Standards are an investment

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Smart business people know the difference between short and long term investments. They understand what needs to be spent to meet or increase this quarter’s revenue and profit targets, and they balance what they spend so they get growth in future quarters and future years. For example, if you are a commercial software developer and you are starting work on a product that will be available starting twelve months from now, you know that it won’t give you revenue next month. You hope that it will be a product that will be of great value to many customers and really increase your revenues. You will have money and people tied up in the product development for some time as an expense, but the plan is for future revenue to offset this and more.

When you put money in the bank or stock or bonds, you lose the ability to spend the money but you hope for bigger payoff eventually. This is well understood.

If I look around the industry, I don’t always see people making this kind of investment in standards. Not only is there a lack of investment some places, but there is the wrong investment in other places. As in the stock market, sometimes this is simply betting on the wrong things despite good advice to the contrary. Other times it is simply throwing good money after bad: putting more money into something that you think will probably not succeed. Yet another occurrence is putting too much money into something that will under-perform, thereby missing the opportunity to do better elsewhere. If you trust the wrong people to manage your investments, you’ll also not get the returns you expect.

Companies need sound investment strategies for standards. They need to put the right people, the right number of people, and the right money behind developing good standards and then actually doing something with them. If you invest in a stock and then don’t sell at its peak price, you lose. If you invest in standards development and then don’t employ them well in the products you build or the services you provide, you lose again. If your next door neighbor invests in the market better than you do, he or she will be moving to the bigger house down the street. If your industry competitor invests better and smarter in standards development and then executes well on deployment, they will eat your marketshare. So not matter how well you do this quarter, you will suffer in the long run.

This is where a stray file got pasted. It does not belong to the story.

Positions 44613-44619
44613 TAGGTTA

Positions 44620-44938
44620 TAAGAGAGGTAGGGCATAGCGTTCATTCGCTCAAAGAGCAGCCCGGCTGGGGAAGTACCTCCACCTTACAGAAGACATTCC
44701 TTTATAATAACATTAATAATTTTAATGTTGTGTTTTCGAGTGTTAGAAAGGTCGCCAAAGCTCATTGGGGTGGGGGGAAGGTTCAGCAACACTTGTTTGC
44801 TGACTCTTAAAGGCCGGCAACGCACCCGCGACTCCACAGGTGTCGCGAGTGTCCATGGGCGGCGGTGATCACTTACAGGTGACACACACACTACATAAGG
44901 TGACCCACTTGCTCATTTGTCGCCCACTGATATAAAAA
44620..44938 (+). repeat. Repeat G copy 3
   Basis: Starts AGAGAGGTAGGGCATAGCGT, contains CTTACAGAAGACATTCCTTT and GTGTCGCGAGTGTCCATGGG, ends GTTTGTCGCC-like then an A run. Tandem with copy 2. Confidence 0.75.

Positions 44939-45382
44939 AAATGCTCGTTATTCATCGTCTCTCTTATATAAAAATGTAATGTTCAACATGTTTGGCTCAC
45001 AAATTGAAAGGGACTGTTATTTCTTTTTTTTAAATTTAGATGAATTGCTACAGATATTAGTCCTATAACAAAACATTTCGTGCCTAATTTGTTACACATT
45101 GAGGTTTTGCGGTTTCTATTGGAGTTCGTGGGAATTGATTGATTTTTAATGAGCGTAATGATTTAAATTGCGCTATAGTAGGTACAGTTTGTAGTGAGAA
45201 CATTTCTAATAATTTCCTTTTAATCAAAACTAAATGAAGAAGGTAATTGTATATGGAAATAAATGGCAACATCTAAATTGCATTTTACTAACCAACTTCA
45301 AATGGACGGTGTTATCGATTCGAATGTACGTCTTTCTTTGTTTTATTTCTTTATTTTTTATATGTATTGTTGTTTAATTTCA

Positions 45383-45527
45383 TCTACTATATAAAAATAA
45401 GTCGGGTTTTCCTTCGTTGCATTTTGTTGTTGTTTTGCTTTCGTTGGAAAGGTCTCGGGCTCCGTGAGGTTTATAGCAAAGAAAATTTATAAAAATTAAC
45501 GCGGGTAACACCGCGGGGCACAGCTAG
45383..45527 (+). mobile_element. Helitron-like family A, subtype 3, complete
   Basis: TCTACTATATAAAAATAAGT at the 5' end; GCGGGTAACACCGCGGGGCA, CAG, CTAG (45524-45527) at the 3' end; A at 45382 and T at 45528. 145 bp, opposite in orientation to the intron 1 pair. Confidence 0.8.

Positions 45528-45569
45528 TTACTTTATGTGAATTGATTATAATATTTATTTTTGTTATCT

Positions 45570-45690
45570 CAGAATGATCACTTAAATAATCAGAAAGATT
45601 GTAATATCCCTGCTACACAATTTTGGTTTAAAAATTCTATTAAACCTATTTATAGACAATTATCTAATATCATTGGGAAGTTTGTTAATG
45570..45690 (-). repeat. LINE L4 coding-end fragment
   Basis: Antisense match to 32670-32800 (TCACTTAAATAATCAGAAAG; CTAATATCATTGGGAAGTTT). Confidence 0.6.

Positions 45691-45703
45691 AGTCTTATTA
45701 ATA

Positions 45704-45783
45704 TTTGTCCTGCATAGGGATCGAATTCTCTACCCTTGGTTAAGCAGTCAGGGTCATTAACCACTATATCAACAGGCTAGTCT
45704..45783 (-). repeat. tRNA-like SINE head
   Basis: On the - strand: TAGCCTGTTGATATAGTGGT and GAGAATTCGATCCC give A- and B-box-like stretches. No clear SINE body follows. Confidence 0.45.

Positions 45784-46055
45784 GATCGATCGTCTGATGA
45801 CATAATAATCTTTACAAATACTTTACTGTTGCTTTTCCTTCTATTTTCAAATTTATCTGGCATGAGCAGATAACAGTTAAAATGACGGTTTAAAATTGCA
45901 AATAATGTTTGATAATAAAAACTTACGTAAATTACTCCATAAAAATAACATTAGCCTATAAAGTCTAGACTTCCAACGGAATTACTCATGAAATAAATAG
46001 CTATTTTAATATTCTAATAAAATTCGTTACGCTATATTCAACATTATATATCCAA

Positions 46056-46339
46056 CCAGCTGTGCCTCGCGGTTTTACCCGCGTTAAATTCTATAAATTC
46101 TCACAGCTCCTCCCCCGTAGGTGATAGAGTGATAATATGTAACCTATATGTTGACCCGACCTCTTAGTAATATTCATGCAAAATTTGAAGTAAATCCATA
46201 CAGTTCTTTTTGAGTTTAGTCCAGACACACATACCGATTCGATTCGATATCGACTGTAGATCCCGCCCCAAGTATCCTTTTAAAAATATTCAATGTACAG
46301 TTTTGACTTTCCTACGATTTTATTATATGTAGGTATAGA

Horizontal standards like web services are well understood and have received a lot of industry investment. I think companies and countries who are not investing now in how they will deploy ODF, the OpenDocument Format, will lose big in the future (just my advice). As in the stock market, there are always those who will hawk alternatives or options that have been around for a long time. Past success is no guarantee of future success. The same is true in the standards world.

What are the standards areas that are hot right now and can lead to big gains in the future? Two areas: vertical industries and emerging markets. A lot of people are investing in various ways in these areas and a lot of the investments are problematic. Some are not investing enough, some are investing too much and then executing badly, and some just don’t see the big picture.

Standards solve problems, standards lead to innovation, standards can drive growth, standards can drive competition and offer greater value to customers. Invest sufficiently and wisely or you will pay the price. You heard it here first (ok, maybe not, but I just wanted to say that).

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